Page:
I have some sympathy for you, my readers, who must be wondering, wtf? If not for the reduced level of posting, then for the apparent veering away from what seemed to be the blog's theme of energy efficiency, green-building issues, etc.
Leaving aside the former — I want to post daily, and I've just been totally sucky on that point for far too long (don't worry, I'm beating myself up enough for both of us, though you can still pile on if you want) — I feel somewhat more OK with the latter. The name of the blog is "Sustainably," and my movement to more posts about nutrition, obesity, and food-production issues fits pretty well under that umbrella.
In my previous post, I talked about a "singularity," a term that means something entirely different (link to what people who know what they're talking about think it means) but which I'm employing it to mean that all topics are related ultimately, that one principle underlies everything we know and see. I thought that the environmental issues were separate from the obesity issues, but more and more, I see them as related. The central point is probably in nature, if not nature itself or the higher intelligence that created it. But I won't be going there today.
Undeniably, agriculture has huge carbon implications — because of the inefficiency of growing vegetables to feed to animals so we can eat the animals, because of agribusiness's almost total reliance on petroleum-based fertilizers and pesticides, and because of the vast distances that many foods travel to reach our tables, among other reasons. (The accepted stat is that the average food travels 1,500 miles, and I sure wish I knew the provenance for that.)
But what brings me to the keyboard this morning is a rumination arising from my reading David Kessler's book, "The End of Overeating." He devotes a section of the book to all the ways that the food industry manipulates the incredible range of processed foods we eat (average number of new products introduced annually in the '90s: 12,700. Fewer than 5 percent were still on shelves two years later.) Kessler, a former FDA commissioner, says that processors seek to layer as many different tastes (salty, fatty, sweet, sour, sharp, spicy, etc.) into each dish as possible, so as to stimulate us into eating more than we would have otherwise.
Which brings me, finally, to the meaning of the headline: As completely dorky as it sounds, I almost always eat the vegetables on my plate first.
You understand: I am a food addict, and in the unbridled throes of my worst years, I ate as much or more in a day than most others did in two or three days. My back seat was littered with fast food packaging, and I was recognized at 7-11s and donut shops throughout the metropolitan area.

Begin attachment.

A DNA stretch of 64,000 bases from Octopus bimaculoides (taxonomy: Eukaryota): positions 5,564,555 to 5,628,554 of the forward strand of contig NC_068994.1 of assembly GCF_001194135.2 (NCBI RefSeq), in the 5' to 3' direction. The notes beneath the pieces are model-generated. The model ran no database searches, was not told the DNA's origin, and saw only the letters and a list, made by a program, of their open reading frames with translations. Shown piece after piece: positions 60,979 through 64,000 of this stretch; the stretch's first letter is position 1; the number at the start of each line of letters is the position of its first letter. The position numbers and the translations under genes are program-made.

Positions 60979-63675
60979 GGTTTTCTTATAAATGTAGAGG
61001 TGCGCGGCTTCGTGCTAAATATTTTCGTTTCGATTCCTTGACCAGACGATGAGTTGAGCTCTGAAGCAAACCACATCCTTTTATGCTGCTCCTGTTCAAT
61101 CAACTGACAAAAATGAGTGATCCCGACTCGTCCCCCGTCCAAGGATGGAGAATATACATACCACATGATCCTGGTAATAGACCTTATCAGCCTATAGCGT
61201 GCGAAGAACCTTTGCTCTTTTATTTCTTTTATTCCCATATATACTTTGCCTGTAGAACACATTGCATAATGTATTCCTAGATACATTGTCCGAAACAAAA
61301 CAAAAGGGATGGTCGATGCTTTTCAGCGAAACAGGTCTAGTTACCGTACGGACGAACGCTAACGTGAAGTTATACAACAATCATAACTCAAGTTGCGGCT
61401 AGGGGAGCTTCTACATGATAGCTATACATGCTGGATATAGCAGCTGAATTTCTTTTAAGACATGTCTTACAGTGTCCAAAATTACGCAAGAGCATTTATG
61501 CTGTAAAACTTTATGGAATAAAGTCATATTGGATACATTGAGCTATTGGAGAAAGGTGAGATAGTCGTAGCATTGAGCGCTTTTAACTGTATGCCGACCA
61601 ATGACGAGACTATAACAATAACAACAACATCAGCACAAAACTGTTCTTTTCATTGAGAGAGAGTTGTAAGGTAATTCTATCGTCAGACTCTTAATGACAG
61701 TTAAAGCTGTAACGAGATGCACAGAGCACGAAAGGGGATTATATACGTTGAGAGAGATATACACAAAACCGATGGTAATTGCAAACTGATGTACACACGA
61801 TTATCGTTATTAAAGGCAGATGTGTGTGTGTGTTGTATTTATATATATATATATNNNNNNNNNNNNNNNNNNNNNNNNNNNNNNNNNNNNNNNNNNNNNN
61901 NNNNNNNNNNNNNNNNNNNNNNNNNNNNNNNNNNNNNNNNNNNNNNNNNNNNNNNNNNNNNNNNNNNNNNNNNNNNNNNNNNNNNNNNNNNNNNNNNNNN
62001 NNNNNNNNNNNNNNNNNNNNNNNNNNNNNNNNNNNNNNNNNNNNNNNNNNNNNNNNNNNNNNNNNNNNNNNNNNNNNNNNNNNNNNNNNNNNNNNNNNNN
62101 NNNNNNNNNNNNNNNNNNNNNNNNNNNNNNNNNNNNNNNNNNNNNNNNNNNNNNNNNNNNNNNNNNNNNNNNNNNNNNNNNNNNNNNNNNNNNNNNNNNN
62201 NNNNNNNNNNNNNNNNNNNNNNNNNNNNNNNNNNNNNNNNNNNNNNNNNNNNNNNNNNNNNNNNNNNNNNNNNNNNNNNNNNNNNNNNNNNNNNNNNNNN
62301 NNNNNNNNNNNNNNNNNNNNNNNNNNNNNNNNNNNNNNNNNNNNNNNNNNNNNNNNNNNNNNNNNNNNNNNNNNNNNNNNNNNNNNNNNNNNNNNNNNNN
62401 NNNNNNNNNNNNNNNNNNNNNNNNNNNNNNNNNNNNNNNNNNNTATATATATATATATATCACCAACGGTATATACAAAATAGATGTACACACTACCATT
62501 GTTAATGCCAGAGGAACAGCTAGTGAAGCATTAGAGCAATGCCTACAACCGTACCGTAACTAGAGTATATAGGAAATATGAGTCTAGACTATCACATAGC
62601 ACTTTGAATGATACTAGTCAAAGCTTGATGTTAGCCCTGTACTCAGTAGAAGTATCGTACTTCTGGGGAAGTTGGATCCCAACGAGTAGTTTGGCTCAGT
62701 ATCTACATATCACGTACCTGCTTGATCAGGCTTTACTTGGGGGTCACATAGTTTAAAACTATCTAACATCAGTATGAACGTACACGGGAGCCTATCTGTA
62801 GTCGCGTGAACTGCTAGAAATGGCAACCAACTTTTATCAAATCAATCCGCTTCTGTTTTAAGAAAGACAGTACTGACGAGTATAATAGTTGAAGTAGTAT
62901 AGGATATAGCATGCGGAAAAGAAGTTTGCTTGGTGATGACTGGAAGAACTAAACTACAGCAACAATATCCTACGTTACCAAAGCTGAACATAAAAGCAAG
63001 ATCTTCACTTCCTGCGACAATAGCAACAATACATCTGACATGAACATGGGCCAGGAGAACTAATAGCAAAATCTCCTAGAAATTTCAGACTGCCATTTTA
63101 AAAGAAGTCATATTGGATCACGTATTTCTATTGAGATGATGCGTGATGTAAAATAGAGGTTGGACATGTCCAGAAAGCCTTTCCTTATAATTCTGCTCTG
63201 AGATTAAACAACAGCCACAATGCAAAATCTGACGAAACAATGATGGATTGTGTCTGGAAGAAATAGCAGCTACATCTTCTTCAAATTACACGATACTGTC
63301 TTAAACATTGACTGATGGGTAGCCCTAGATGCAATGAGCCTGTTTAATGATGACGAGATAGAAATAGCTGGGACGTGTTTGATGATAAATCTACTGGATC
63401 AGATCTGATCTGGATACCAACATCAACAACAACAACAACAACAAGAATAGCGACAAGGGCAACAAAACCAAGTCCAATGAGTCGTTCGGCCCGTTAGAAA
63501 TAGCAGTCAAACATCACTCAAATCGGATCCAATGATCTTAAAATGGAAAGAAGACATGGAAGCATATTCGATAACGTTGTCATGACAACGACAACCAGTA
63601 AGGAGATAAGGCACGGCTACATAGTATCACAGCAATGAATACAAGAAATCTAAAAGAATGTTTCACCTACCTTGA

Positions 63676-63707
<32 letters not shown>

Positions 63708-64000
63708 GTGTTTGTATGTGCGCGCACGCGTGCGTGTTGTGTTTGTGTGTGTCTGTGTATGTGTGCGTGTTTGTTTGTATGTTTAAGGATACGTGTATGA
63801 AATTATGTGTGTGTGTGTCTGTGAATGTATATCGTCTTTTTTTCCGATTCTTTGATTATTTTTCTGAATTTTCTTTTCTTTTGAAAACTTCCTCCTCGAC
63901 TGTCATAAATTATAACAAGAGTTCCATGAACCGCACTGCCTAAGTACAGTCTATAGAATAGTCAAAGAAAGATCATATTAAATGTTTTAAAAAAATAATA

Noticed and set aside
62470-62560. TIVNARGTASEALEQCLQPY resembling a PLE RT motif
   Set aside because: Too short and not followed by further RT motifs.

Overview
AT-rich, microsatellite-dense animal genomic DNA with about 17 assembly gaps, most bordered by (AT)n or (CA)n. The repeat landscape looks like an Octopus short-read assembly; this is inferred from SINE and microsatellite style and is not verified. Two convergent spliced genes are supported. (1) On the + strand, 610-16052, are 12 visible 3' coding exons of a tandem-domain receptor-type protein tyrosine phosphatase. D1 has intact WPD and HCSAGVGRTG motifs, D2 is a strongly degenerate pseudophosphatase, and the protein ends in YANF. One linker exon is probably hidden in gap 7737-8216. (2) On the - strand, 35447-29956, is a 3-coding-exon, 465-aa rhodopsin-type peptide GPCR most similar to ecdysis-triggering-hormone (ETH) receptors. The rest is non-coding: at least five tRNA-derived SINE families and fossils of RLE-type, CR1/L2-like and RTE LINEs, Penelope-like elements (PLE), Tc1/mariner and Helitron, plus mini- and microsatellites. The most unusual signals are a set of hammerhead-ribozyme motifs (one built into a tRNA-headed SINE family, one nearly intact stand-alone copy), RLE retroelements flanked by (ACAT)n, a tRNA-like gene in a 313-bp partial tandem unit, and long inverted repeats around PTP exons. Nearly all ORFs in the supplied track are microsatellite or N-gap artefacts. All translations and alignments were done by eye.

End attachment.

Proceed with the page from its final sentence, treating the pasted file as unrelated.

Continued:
I'd eat almost anything, but I preferred the usuals: french fries, fried chicken, ice cream, chips, bagels with cream cheese, popcorn drenched with butter, etc. etc. etc. I wasn't opposed to vegetables constitutionally, but they were an afterthought at best.
At one point, a trusted friend advised her friends trying to eat better to make sure healthy veggies were part of each meal, and that they eat them first, to ensure that they got eaten, no matter what else happened.
I never adopted her suggestion, I assure you.
But now, almost every time I happen to notice, I see that I've eaten my veggies first. Sometimes I steam them, but mostly I saute or roast. I use as little oil as I think I can muster, and flavor most often with onions, garlic, and/or ginger, though lately I've been returning to spices, both fresh and dried, for added variety.
And they go first. Not because I'm trying to be good. Not because someone told me to.
Because I like them. I am drawn to them. They taste great. Carmelized naturally occurring sugars. Little browned or burnt bits.
This is nothing about rectitude; I didn't try to make myself like something. It is about indulgence, organically arisen when I wasn't looking.
I didn't need no stinkin' layering of refined this and processed that to arrive at something palatable. I started with a very few ingredients, all of them grown and harvested. Processing is limited to peeling, practically.
From what I can see, this never would have happened if I had continued to eat all that processed food. Native goodness is more subtle than milled, sweetened, extruded, and otherwise constructed food products, but it is just as satisfying, even if it doesn't have an annual promotional budget costing hundreds of millions of dollars.
You know why their manufacturers spend hundreds of millions of dollarspromoting these highly engineered concoctions? Because they have to, if they're going to sell.
I have a lot of vegetarians in my family, some really accomplished ones, and they often rave about what I'm serving them. I've brought a couple of dishes over to my dad's place recently, and the last time, his wife said she didn't think she'd ever not liked anything I'd ever made for them.
This isn't bragging, I swear. My point is that whether eaters are used to veggies all the time, or whether they watch what they eat even to the edge of blandness, this stuff tastes great.
Tastes great, good for you. Now there's a slogan for you.